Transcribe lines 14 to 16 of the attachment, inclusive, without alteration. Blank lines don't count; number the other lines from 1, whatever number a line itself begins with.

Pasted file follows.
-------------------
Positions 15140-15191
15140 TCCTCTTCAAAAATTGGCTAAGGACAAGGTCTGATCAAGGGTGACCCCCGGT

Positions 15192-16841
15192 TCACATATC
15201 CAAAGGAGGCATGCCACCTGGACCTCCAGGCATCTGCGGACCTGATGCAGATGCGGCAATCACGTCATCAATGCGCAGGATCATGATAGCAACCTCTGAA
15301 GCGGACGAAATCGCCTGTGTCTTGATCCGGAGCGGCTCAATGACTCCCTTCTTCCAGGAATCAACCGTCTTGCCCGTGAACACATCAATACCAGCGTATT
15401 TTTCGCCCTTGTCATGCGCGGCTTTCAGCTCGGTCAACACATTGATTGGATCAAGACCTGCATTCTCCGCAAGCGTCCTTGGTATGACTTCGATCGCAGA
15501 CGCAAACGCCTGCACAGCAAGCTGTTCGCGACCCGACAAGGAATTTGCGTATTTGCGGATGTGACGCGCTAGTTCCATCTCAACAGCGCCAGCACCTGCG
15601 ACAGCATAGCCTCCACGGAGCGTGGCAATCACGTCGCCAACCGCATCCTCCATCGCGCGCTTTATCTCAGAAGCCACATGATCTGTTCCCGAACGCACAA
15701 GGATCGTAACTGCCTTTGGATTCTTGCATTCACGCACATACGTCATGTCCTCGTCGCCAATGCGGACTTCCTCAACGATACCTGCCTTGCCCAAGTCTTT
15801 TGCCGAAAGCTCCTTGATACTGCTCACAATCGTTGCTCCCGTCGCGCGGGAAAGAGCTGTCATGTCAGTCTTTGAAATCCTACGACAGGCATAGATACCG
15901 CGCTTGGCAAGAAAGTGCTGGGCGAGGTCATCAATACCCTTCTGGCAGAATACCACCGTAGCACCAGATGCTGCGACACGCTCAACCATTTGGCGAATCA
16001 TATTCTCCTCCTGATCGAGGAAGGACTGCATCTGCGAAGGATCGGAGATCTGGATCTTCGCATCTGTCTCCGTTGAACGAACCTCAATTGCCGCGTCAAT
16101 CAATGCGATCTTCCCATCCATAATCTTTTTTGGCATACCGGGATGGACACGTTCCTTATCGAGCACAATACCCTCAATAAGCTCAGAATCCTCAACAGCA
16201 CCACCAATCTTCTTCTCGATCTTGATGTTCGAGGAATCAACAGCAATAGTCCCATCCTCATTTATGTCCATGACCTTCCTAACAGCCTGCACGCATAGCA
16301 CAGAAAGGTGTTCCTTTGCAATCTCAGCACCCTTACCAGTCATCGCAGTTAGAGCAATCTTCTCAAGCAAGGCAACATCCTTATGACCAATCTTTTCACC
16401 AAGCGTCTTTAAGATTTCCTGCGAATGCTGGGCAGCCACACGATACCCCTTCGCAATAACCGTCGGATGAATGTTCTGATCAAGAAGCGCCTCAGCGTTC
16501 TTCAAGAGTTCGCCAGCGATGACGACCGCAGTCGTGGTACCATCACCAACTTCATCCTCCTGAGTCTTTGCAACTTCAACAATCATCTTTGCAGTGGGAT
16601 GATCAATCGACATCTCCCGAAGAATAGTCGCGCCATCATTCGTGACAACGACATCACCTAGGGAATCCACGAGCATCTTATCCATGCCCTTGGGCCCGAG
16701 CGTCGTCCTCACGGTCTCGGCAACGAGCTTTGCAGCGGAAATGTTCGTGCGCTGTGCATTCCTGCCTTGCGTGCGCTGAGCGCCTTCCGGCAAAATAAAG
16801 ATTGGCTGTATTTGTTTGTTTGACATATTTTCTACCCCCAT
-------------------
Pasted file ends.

16101 CAATGCGATCTTCCCATCCATAATCTTTTTTGGCATACCGGGATGGACACGTTCCTTATCGAGCACAATACCCTCAATAAGCTCAGAATCCTCAACAGCA
16201 CCACCAATCTTCTTCTCGATCTTGATGTTCGAGGAATCAACAGCAATAGTCCCATCCTCATTTATGTCCATGACCTTCCTAACAGCCTGCACGCATAGCA
16301 CAGAAAGGTGTTCCTTTGCAATCTCAGCACCCTTACCAGTCATCGCAGTTAGAGCAATCTTCTCAAGCAAGGCAACATCCTTATGACCAATCTTTTCACC